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A Heart for Special Needs

by Monica Smith

Oct 01, 2019, 9:00 AM.

An M.S. in special education student profile.

When Veronica Larios started her master’s degree in special education, she didn’t know she’d spend the majority of it pregnant and delivering a baby in the middle of the semester. But she is determined to make it to her December graduation from Florida International University. Thankfully, her professors have been extremely accommodating.

A graduate of Miami-Dade College, and resident of Miami, Larios applied to a special federal grant initiative to obtain a master’s degree from FIU in special education. She’s one of only a handful of students who were selected for the competitive online program that features some on-campus courses and she couldn’t be more excited about the learning techniques she’s absorbed to solve behavioral issues in the classroom, she said.

“Students with disabilities are talented and capable of so many wonderful things. They deserve advocacy and support,” she declared.

Benefits of Program

A high school special education teacher for more than two years, Larios teaches non-native English speakers. She likes FIU’s online/hybrid master’s degree program because it takes less than two years to complete and offers summer “intensives,” which worked with her schedule. With summers off, she was able to get a good chunk of classes done and online learning allows her to study on her time—around doctor’s appointments for her pregnancy. When she graduates in December, she’ll be able to apply for her state Autism Endorsement. Larios appreciates that teaching on how to work with culturally and linguistically diverse students is embedded in every course. This is crucial to the Miami special needs teacher.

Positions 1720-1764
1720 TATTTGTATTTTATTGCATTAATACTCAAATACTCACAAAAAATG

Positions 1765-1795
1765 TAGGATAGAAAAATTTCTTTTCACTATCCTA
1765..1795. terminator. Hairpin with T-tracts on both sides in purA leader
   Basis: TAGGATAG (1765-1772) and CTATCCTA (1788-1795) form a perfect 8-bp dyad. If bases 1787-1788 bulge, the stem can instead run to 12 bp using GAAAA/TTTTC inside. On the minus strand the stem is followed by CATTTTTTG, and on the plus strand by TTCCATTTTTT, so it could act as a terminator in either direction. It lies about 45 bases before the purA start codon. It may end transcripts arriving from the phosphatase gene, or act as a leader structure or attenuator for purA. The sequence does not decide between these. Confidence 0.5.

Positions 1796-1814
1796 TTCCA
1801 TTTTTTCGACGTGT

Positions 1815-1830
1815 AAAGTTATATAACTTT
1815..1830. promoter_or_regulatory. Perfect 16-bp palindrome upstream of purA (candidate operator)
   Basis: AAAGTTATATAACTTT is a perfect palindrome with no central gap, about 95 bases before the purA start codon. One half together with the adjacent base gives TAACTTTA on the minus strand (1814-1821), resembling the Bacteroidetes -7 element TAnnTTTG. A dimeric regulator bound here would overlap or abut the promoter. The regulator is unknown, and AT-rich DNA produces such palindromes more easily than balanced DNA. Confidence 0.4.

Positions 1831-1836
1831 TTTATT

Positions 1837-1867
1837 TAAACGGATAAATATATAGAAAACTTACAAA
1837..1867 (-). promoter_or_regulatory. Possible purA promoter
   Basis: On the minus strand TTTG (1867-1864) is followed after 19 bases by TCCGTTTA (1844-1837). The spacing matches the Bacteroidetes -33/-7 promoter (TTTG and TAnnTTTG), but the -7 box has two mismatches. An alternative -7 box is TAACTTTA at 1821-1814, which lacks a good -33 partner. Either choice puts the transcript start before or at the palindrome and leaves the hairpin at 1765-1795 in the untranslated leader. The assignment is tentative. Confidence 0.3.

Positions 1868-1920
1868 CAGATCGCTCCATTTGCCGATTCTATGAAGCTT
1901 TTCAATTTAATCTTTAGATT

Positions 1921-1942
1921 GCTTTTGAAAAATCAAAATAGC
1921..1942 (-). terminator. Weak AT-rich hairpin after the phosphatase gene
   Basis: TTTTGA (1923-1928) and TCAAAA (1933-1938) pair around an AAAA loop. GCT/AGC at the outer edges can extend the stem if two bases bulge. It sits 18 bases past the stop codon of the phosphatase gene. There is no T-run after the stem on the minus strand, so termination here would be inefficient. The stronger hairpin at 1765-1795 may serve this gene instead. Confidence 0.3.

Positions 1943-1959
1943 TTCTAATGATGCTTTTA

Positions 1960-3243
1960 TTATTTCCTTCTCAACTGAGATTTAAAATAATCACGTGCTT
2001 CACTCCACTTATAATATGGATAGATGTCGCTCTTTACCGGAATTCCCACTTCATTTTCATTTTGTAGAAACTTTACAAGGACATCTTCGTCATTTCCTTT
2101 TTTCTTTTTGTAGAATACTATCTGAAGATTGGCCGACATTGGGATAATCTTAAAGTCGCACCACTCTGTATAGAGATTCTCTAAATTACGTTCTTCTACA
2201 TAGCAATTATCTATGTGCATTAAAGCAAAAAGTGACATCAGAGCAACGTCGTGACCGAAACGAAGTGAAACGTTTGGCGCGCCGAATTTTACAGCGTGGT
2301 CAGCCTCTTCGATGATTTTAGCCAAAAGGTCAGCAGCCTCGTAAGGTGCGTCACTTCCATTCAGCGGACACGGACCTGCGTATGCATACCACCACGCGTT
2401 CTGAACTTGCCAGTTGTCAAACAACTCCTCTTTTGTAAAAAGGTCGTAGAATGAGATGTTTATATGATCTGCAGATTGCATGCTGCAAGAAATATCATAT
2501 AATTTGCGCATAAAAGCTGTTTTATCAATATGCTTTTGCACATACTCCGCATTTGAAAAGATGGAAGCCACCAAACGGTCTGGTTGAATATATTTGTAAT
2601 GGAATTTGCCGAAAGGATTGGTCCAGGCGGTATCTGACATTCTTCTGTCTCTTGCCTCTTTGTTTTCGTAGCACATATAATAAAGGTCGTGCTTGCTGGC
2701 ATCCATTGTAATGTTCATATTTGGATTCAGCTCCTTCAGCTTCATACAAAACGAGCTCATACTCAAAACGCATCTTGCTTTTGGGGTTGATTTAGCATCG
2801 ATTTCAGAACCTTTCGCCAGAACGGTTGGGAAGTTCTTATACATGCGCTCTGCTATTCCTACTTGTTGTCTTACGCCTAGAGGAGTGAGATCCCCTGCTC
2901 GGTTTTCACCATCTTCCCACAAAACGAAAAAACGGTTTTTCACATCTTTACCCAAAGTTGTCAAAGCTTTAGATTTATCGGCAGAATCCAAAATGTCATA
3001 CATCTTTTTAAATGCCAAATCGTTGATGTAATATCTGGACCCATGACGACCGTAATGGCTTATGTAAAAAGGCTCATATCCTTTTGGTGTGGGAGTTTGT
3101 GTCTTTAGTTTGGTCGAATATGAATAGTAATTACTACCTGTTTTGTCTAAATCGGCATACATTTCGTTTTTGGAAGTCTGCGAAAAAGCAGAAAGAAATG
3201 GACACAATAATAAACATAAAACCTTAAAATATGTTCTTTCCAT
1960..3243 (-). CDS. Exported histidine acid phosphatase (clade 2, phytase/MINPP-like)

“I have always loved working with people who have special needs. I started at a young age and haven't stopped since. My heart continues to grow for them; it makes me emotional,” she said as her eyes welled with tears describing the successes and failures she’s experienced with her students.

Making Connections

Larios said her biggest challenge with her job is her emotions because she becomes so determined to see her students succeed, so it can be hard when they don’t. She admitted that there are plenty of failures, but that you have to remain positive.

“There will be a next time. In all things in life, you fail at things. But I don’t see failures as negative—they’re part of the learning process,” she explained and said that she stays motivated when her students are happy. At the same time, she derives strength through the love she has for her special needs students. She described how important it is to put love into everything you do in special education.  

"I make sure to guide everything in my classroom with love, whether it is a lesson or just a conversation with a student. It's the little things that make a big difference to students, even something as small as remembering their favorite color, she explained. “When students know you care about them, they are more receptive.”

Increased Skills

"I realized that I had built a relationship of trust when one of my students, in the midst of a medical emergency, was worried about me being there with him through it all. Before he left my class at the end of the year, he told me 'thank you for being my friend.' I was able to reach this student through trust and my presence made him feel safe. There's no better feeling than that,” Larios recounted as she proclaimed that she’ll be teaching for years to come after she graduates and is thankful for all of the new skills and research she’s learned from her online program.

Teaching is a profession that requires lots of love. As a teacher, it is important to always be positive, and keep a light heart. Students need that from us,” she concluded. “I’m going to continue to teach and hopefully become a better advocate for all of my students as well as a more effective teacher.”

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